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Renovating a Global Icon: Sydney Opera House Gets a Facelift

The interiors of the Sydney Opera House are getting a facelift in the run-up to its 50th anniversary
The interiors of the Sydney Opera House are getting a facelift in the run-up to its 50th anniversary | © Wim Wiskerke / Alamy Stock Photo
In 2013, the UNESCO World Heritage-listed Sydney Opera House began a 10-year renewal plan, with extensive renovations scheduled to conclude just in time to celebrate its golden jubilee in 2023. Over the past seven years, numerous refurbishments have been made to both the interior and exterior. However, this year is about tackling the most difficult and important aspect of the entire structure – the Concert Hall.
The Concert Hall of Sydney Opera House is undergoing a strategic renovation that will see it closed for years | © David Ball / Alamy Stock Photo

When the Sydney Opera House opened in 1973, it became an instant global icon, celebrated for its impressive and unique design. To this day, the enormous curved, shining white sails are instantly recognisable, and render the building unlike any other on earth. As time progressed, however, it became clear that Jørn Utzon’s design was focused on aesthetics, rather than functionality. In particular, the Concert Hall became renowned as much for its terrible acoustics as for its beautiful performance space. Now, as the Opera House embarks on its most ambitious year of renovations yet, Culture Trip takes a look at what guests can look forward to once it reopens its doors.

A house for all

Nearly every Sydney resident has at least one memory of a visit to the Sydney Opera House that stays with them forever. For Fiona Winning, director of programming, it was witnessing Nelson Mandela address the Australian public from the Opera House steps in 1990. “It was an extraordinary moment,” she says. “I think about all the Sydneysiders coming out in force to see him speak on the forecourt. Now, to work here, to do that walk across the forecourt and see the sails and the harbour daily… it’s pretty special.” The Opera House welcomes more than 8.2 million visitors and hosts over 1,800 events each year. To this day, it endures as one of the major draws for tourists visiting both Sydney and Australia at large.

Nelson Mandela addressed crowds at the Sydney Opera House in 1990 | © SIEWERT/The Sydney Morning Herald/Fairfax Media via Getty Images

When Danish architect and Pritzker Prize Laureate Jørn Utzon won the competition to design the Sydney Opera House in 1956, he may have underestimated the complexity of his model. Construction and engineering issues plagued the initial years, and in combination with political pressures, they eventually resulted in Utzon’s resignation from the project in 1966. Australian architect Peter Hall went on to oversee the completion until it finally opened in 1973.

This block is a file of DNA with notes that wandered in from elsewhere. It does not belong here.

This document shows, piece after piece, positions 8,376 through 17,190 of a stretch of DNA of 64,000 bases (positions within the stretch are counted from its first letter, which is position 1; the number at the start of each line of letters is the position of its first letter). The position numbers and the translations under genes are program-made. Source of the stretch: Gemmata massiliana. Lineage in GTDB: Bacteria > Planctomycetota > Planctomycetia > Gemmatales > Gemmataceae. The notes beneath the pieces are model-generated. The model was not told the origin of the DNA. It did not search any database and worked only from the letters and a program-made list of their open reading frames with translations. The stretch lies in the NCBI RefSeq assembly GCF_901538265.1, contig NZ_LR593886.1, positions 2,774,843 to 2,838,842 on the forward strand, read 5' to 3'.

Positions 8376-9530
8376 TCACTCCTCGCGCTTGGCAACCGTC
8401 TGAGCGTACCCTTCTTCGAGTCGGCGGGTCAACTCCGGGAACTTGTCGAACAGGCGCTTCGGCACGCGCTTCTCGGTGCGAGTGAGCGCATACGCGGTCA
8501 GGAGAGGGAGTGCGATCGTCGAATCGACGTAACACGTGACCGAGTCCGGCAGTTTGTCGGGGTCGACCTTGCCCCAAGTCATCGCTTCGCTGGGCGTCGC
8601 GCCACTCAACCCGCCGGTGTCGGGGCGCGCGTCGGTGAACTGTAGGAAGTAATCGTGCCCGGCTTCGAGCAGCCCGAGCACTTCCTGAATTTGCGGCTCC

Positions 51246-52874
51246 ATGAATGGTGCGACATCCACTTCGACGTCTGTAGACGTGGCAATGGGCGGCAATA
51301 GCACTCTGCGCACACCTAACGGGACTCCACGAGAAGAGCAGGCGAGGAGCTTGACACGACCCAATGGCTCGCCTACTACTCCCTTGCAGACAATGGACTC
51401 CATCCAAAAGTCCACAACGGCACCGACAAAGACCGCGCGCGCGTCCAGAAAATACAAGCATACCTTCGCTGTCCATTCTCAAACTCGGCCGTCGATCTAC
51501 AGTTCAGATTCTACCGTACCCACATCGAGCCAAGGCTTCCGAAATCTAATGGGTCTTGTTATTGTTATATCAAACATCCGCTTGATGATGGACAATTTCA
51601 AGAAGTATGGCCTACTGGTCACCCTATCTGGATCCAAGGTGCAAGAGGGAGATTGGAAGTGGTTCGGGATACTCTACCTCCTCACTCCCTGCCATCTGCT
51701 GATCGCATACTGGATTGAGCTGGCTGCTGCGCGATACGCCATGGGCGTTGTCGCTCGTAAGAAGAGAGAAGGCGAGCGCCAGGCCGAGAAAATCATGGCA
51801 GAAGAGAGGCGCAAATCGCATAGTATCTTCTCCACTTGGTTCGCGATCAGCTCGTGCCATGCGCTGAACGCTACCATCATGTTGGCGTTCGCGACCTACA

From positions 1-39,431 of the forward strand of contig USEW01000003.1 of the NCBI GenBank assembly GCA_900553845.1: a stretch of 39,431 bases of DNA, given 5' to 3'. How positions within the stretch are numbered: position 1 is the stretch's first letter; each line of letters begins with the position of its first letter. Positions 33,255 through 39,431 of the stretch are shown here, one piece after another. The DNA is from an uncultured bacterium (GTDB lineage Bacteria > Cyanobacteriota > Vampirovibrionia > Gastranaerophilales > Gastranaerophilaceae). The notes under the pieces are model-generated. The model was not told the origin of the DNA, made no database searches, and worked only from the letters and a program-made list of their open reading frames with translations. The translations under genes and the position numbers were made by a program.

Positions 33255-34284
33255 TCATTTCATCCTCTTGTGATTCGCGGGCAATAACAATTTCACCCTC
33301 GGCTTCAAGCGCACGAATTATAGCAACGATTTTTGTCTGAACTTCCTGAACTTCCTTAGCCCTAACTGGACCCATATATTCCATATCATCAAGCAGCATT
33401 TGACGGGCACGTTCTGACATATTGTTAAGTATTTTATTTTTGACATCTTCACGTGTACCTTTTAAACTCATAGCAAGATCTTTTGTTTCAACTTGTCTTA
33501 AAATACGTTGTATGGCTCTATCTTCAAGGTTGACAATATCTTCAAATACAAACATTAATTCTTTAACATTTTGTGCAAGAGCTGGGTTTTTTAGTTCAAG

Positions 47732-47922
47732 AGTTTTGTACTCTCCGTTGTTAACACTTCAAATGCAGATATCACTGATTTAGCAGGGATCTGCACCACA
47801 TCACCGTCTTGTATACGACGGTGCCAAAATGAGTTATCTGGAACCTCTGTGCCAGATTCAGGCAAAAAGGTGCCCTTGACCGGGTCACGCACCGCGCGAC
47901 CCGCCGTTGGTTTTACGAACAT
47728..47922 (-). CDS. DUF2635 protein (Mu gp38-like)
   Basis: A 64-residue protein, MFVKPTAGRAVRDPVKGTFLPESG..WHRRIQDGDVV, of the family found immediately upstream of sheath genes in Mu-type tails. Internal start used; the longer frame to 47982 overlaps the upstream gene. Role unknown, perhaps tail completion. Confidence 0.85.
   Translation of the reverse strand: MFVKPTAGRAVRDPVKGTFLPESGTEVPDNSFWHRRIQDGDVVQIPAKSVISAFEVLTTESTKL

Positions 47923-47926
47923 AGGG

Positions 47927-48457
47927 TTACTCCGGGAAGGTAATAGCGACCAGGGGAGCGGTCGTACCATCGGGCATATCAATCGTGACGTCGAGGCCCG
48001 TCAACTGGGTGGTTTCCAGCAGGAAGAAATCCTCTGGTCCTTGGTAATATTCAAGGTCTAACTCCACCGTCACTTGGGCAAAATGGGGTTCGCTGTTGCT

Andrew Hayne, principal of ARM Architecture, the firm heading the renovations of the Concert Hall – which closed in February 2020 and is to due to reopen in late 2021/early 2022 – explains that one of the most challenging aspects has been ensuring that the new technology and design blends seamlessly with the pre-existing structure – celebrating and preserving the original elements while fixing the fundamental flaws.

Danish architect Jørn Utzon won a competition to design the Sydney Opera House in 1956, but resigned 10 years later | © Getty Images

“We love to delve in deeply to the work that we do, to understand the story behind a project,” he says. “Obviously one of the things that Utzon faced with his own design was trying to resolve the brief that was given to him while fitting in the beautiful shapes he’d created. Then when he left and Peter Hall took over, he faced the same challenges, of trying to fit everything in that complex geometry.”

Sound bites

When it was announced in 2013 that the Sydney Opera House would begin the enormous task of renewing the entire space in the lead up to its 50th anniversary, many wondered why the changes hadn’t been made sooner. It was widely recognised that the Concert Hall’s acoustics were sub par, and that the building required additional upgrades. However, given the immense scale of the renovations as well as the loss of revenue from closure, the project faced delays and pushbacks. The final catalyst, Winning explains, was simple: “It was just time”.

“It’s a deeply loved venue, and every building needs maintenance and upkeep,” she says. “The theatre machinery that was state of the art in the 1970s is no longer state of the art. We wanted to prepare it for 21st-century uses. It’s a big programme of work over 10 years, improving acoustics for artists and audiences, access for people with mobility needs, and a flexible and safe working environment for staff behind the scenes.” The comprehensive renovations will total more than 275 million Australian dollars (£135 million), with the Concert Hall’s upgrades amounting for 150 million dollars of the figure, and funded by the NSW Government.